U.S. oil companies in the third quarter locked in higher prices for more than twice the number of barrels they did in the previous three months as crude rose toward $60 a barrel, Wood Mackenzie says.

The energy research firm said in a new report 33 of the largest U.S. drillers hedged nearly 900,000 barrels a day in the third quarter, an increase of 147 percent compared to the second quarter and the largest amount added in one quarter since at least the end of 2015.

The companies locked in prices ranging from $50 to $60 a barrel, a level that companies claim make many U.S. oil fields lucrative. In a statement, Wood Mackenzie analyst Andy McConn said recent pressure from oil investors to "live within cash flow" is one big driving force behind the industry's appetite for risk-mitigating moves like hedging.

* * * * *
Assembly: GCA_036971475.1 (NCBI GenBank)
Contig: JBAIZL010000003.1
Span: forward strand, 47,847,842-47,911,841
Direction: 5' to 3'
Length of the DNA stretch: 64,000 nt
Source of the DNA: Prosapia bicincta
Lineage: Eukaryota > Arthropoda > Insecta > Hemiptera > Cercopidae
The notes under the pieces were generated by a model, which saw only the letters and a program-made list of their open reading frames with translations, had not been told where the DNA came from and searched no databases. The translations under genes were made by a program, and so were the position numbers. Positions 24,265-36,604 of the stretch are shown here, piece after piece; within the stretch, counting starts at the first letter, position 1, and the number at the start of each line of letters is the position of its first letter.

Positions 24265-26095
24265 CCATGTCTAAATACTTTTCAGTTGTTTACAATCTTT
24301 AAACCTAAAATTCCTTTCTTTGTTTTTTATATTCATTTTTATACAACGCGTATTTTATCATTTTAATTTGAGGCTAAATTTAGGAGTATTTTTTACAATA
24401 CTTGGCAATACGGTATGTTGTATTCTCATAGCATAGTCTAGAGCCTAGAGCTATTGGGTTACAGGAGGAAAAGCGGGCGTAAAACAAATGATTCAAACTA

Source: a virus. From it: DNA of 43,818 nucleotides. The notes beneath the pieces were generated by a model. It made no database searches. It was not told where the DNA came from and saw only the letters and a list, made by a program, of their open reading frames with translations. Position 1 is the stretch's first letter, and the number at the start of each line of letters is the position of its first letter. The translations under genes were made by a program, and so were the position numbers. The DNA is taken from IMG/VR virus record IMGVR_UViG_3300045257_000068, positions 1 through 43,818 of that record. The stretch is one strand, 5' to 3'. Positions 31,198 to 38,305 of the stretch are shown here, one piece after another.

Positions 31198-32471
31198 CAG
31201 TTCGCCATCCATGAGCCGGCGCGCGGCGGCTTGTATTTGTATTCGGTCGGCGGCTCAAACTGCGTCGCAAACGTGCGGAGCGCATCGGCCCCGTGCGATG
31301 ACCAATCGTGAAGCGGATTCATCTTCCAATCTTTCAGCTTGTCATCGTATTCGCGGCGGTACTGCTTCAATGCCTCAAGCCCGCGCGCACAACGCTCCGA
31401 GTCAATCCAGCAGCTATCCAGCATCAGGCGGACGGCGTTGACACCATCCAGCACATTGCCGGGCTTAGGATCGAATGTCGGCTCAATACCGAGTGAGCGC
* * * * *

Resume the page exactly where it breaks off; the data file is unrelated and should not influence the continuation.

The group of 33 producers studied by Wood Mackenzie has hedged some 22 percent of their liquids production for next year, compared to 17 percent this year. That could mean higher levels of oil field spending next year.

"Producers that are able to lock in prices above previous expectations may feel more comfortable with increasing activity levels," McConn said. "Others may leave budgets unchanged and promote higher cash-flow guidance to an investment community anxious about profits."

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